Reengineering Life is a column from Future Human about the ways humans are using biology to reprogram our bodies and the world around us.
Every day in the United States, 17 people die waiting for a lifesaving organ transplant. To address this crisis, one biotech company is turning to an unlikely source: pigs. Maryland-based United Therapeutics says it plans to begin transplanting organs from genetically modified pigs into people as soon as this year.
“We’re right on that cusp. We’re looking to get into humans within the next year or two,” said David Ayares, PhD, in an exclusive interview with Future Human. Ayares is the chief scientific officer of Revivicor, a subsidiary of United Therapeutics that’s developing the pigs. “We think we have the pig that is going to be what we bring forward into humans in 2021 or 2022.”
For decades, scientists have been hopeful that organs from other species could be used to replace faulty ones in humans, known as xenotransplantation. But animal organs trigger immediate and severe immune reactions when transplanted into humans. In one famous case in 1984, a newborn in California known as “Baby Fae” received a heart from a baboon but died less than a month later when her body rejected the organ.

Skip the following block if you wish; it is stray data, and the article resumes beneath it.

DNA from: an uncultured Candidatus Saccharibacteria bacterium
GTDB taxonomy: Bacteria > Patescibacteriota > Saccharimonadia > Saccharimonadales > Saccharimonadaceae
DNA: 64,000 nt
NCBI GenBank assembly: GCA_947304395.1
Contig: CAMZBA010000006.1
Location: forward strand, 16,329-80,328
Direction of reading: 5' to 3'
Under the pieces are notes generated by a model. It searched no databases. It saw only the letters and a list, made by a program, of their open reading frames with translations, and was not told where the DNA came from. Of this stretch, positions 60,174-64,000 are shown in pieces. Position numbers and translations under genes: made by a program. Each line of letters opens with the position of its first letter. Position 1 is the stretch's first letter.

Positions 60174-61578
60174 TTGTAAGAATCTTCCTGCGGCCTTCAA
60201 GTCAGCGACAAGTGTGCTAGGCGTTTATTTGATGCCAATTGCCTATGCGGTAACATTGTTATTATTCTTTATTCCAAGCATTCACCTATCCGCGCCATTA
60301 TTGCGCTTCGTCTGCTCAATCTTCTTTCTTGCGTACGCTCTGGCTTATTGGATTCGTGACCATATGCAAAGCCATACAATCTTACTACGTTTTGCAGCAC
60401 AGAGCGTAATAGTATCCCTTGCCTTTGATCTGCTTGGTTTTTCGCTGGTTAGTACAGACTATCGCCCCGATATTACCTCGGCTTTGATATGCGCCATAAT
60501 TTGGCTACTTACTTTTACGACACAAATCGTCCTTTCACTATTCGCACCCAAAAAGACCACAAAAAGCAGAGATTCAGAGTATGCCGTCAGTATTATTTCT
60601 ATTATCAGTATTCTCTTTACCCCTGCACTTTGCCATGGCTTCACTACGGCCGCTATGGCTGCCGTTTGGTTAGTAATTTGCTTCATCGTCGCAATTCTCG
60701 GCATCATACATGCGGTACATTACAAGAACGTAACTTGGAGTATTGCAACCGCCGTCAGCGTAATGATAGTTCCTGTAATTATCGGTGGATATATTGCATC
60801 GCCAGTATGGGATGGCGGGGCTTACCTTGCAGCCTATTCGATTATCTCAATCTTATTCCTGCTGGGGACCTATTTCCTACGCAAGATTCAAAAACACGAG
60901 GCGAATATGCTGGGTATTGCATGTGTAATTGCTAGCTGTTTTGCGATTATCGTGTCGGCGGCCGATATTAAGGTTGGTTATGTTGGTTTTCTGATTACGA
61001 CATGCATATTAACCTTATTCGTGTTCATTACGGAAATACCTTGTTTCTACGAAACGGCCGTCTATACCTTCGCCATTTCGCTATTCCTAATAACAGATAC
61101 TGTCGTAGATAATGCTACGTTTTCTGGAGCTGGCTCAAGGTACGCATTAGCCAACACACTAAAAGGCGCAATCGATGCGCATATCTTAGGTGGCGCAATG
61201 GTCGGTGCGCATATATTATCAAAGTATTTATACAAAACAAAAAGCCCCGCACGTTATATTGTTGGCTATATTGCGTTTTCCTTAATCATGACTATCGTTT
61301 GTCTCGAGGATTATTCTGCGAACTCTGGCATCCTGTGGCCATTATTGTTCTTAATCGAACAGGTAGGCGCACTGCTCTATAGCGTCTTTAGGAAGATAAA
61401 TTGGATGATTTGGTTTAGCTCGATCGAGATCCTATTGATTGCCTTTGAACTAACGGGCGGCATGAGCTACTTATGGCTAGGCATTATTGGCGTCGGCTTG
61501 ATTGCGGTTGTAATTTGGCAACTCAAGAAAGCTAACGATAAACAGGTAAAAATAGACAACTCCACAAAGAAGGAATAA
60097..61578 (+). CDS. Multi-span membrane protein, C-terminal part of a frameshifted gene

Scientists at Revivicor took the first steps to curb this immune rejection in 2003, when they knocked out a gene in pigs that makes a sugar known as alpha-gal. This sugar, which is found on the surface of pig cells, is believed to be a cause of rejection in patients. “Most of the early rejection, called hyperacute rejection, that you would see in a heart or a kidney xenotransplant is due to the human immune reaction to that alpha-gal sugar,” Ayares explained.
Years later, researchers discovered that this sugar, which is found in other animals that people eat, is also responsible for an uncommon allergy to red meat. Known as alpha-gal syndrome, the condition most often begins when a Lone Star tick bites someone and transmits alpha-gal…